Pentoxifylline may benefit patients with severe acute pancreatitis
A recent pilot trial demonstrated that pentoxifylline was well tolerated and improved outcomes in patients with severe acute pancreatitis.
Aiming to determine the safety and efficacy of pentoxifylline in patients with severe acute pancreatitis, researchers from the Mayo Clinic in Rochester, Minn., performed a double-blind, randomized controlled trial involving 28 patients with predicted severe acute pancreatitis who were randomly assigned to receive 400-mg oral pentoxifylline three times daily or placebo within 72 hours of diagnosis. Baseline characteristics were comparable between groups and all other standard of care treatments for severe acute pancreatitis were administered.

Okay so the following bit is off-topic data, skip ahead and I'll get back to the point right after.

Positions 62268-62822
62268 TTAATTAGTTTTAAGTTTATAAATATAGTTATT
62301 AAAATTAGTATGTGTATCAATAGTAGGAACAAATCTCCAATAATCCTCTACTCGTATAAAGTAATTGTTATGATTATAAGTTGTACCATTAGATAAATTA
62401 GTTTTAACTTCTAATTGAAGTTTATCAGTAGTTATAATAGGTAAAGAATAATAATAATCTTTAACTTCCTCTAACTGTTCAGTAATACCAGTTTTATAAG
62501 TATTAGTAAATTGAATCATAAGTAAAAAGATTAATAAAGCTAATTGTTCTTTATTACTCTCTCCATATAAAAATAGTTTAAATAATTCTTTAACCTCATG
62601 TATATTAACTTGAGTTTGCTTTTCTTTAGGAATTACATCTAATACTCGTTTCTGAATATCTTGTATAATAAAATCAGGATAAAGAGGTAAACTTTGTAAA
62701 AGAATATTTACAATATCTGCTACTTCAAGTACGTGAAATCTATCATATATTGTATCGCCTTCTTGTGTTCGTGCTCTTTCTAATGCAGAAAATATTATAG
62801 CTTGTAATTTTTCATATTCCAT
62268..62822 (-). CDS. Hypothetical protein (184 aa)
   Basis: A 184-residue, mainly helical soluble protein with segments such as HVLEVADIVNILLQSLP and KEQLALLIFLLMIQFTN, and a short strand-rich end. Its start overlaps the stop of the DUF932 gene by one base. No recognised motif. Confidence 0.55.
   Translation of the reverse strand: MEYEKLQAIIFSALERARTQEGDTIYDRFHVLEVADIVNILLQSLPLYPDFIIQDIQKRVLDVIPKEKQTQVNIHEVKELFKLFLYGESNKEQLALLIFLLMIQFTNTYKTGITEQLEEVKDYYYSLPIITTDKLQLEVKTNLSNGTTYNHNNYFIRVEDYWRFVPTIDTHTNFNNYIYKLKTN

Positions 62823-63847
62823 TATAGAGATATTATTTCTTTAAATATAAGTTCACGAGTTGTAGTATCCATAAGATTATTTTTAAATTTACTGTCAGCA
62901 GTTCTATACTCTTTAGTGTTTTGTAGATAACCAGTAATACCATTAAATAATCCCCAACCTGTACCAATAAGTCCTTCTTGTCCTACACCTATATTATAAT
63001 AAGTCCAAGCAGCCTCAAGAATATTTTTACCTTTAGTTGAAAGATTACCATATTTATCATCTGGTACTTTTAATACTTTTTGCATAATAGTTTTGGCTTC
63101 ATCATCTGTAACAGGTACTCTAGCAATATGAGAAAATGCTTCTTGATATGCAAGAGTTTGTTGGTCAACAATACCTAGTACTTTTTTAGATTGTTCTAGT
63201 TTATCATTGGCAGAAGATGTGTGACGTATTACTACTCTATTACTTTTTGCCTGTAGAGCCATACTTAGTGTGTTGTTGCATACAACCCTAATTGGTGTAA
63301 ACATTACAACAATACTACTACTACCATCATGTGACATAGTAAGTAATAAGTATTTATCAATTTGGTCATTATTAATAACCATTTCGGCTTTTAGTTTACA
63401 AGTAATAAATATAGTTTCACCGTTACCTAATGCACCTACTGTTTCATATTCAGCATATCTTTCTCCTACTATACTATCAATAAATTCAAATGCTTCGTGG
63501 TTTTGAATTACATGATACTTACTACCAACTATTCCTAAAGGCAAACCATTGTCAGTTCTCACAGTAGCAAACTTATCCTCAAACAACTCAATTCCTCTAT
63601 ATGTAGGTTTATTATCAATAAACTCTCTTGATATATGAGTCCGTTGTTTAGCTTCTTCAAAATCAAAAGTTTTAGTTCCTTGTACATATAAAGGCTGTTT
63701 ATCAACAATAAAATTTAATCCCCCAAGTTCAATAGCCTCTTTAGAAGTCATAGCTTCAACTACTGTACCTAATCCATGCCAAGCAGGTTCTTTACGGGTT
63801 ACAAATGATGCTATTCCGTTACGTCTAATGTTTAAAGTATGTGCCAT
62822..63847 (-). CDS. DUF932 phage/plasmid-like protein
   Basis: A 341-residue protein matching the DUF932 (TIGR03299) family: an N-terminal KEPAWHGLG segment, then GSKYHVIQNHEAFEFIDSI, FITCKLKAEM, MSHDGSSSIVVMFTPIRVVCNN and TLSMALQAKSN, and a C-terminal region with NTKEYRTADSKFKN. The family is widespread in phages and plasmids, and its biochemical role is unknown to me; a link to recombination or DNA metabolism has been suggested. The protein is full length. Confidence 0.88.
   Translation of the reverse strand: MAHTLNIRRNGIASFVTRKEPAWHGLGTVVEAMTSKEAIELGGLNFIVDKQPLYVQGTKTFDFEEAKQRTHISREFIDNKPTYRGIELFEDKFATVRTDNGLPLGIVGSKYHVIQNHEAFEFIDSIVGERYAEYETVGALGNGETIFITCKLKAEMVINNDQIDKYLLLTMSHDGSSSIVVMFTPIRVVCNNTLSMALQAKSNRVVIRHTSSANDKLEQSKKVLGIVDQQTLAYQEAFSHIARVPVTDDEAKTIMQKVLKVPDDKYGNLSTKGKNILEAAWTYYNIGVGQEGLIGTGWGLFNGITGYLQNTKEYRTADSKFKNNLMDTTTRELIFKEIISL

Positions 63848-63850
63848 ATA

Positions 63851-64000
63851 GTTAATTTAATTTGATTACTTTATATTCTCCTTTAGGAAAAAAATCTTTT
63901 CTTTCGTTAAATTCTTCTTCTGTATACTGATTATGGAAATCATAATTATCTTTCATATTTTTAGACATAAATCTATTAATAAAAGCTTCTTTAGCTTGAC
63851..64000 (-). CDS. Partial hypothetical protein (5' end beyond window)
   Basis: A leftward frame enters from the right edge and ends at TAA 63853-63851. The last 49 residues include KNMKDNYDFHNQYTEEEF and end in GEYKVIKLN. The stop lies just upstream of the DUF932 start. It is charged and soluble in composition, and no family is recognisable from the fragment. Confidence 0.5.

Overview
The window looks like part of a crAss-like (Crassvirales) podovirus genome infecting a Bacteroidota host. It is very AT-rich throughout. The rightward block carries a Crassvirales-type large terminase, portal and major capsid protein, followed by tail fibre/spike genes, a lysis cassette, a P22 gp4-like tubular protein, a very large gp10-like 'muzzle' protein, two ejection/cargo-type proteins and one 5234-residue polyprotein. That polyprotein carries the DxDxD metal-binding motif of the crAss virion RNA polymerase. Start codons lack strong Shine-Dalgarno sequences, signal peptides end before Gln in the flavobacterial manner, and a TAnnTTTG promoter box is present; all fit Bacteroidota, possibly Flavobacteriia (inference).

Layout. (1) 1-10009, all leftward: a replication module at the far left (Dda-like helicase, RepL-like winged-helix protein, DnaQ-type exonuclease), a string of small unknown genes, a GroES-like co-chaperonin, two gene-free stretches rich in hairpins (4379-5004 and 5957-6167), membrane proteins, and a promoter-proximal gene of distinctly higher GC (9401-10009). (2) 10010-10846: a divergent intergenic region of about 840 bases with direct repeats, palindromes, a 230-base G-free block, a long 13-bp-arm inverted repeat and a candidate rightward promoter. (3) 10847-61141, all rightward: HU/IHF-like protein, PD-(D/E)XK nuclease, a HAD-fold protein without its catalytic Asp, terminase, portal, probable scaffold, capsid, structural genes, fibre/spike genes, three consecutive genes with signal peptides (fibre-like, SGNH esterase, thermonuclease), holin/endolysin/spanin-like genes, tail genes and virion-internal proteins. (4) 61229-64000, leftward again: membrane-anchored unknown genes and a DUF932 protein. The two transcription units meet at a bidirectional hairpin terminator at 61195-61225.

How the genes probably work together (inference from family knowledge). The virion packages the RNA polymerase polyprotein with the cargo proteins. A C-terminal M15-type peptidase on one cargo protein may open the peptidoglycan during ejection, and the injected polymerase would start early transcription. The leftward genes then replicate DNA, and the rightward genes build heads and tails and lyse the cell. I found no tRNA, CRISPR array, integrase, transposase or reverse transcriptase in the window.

Median length of hospital stay was 3 (1-5) days in the pentoxifylline group compared with 5 (1-30) days in the control group (P = .06). Prolonged hospital stays of more than 4 days were less frequent in the pentoxifylline group (P = .046), and none required an ICU transfer compared with four controls. Two controls also developed pancreatic necrosis, three developed organ failure and one was readmitted within the year compared with zero patients in the treatment group.
“We showed that a single institution drug trial for [acute pancreatitis] is feasible and that pentoxifylline is safe, cheap, and might have efficacy,” the researchers wrote. “This sets the stage for a larger trial of this drug in all patients with [acute pancreatitis], to realize the goal of finding an effective drug that can be given within 24 hours of diagnosis in any setting.”
Disclosures: The researchers report no relevant financial disclosures.